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Soil Science Society of America Journal Abstract -

Long-term Tillage Practice Effects on Soil Aggregation Modes and Strength1


This article in SSSAJ

  1. Vol. 51 No. 1, p. 191-197
    Received: Mar 7, 1986

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  1. A. Hadas2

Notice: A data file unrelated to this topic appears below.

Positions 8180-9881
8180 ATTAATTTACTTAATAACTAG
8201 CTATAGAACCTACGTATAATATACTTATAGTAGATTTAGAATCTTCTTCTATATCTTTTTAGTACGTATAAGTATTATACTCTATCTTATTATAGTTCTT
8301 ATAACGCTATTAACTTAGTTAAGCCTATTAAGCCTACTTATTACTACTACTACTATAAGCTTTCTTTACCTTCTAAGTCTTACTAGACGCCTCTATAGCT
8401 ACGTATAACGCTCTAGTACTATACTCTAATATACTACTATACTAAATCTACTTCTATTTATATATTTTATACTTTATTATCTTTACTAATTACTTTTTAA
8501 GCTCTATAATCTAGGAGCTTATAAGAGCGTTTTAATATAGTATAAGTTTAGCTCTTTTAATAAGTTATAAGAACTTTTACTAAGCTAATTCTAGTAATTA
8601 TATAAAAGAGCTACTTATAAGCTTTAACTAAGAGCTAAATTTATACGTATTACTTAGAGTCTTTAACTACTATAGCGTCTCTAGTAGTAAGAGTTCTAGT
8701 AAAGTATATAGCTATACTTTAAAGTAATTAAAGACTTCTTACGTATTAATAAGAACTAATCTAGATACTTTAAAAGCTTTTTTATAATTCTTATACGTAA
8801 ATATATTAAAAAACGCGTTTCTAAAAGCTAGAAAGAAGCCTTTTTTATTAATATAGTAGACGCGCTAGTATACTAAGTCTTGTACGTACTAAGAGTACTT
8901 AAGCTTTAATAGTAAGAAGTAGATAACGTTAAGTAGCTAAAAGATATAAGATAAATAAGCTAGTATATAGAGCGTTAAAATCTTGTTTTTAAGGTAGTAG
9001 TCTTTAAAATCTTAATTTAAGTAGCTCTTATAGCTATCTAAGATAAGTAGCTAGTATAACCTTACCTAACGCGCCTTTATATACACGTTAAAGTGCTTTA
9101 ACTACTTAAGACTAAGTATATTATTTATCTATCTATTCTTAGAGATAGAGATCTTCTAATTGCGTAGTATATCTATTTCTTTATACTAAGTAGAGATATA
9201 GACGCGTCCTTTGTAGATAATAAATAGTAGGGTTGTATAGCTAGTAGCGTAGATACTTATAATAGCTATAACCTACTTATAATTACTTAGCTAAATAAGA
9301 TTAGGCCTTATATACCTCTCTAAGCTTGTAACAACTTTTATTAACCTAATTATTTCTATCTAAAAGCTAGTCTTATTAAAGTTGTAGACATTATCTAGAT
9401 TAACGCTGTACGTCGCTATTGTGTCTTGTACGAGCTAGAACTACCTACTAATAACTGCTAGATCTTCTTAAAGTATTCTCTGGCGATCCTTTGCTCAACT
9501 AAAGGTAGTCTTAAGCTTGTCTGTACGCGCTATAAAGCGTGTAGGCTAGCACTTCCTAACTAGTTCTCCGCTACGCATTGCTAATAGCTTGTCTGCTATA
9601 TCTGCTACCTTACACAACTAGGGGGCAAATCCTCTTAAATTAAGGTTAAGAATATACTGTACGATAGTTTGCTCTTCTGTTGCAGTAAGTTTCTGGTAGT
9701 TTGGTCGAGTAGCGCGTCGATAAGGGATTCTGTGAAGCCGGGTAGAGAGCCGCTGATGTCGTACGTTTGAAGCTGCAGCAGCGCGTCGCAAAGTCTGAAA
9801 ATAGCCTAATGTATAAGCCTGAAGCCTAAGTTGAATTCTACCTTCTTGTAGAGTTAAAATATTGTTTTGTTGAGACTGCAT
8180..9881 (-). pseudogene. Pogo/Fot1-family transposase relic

Air dry aggregates of two soils were collected from cultivated fields and a natural reserve, and separated into five diameter groups: 1 to 5, 5 to 10, 10 to 20, 20 to 40, and 40 to 76.4 mm. Tensile strength of aggregates from these size groups was determined by brittle fracturing the aggregates in an unconfined compression unit. Analyses in view of using the brittle fracture theory showed that soil exhibits specific structural states organized hierarchially (e.g., primary, secondary, etc). Each consecutive state has a characteristic internal strength which diminishes and a “cell” structure the size of which increases with respect to the consecutive hierarchial order. This implies that aggregates are made of mixtures of soil materials belonging to the different aggregation states, and the materials of a lower hierarchial order act as cementing or binding material between soil cells of a higher aggregation order (e.g., tertiary aggregation material binds secondary aggregates and the bound mass, consisting of tertiary and secondary aggregates, binds the primary aggregates). Tensile strength of aggregated samples in a cultivated field was greater than that of samples taken from a noncultivated virgin site of the same soil. Internal strength of the basic soil aggregation units was quadrupled under cultivation as compared to that determined for virgin samples. These findings suggest that cultivation and trafficcaused compaction affect the basic smaller structural units of the soil rather than the larger aggregation units.

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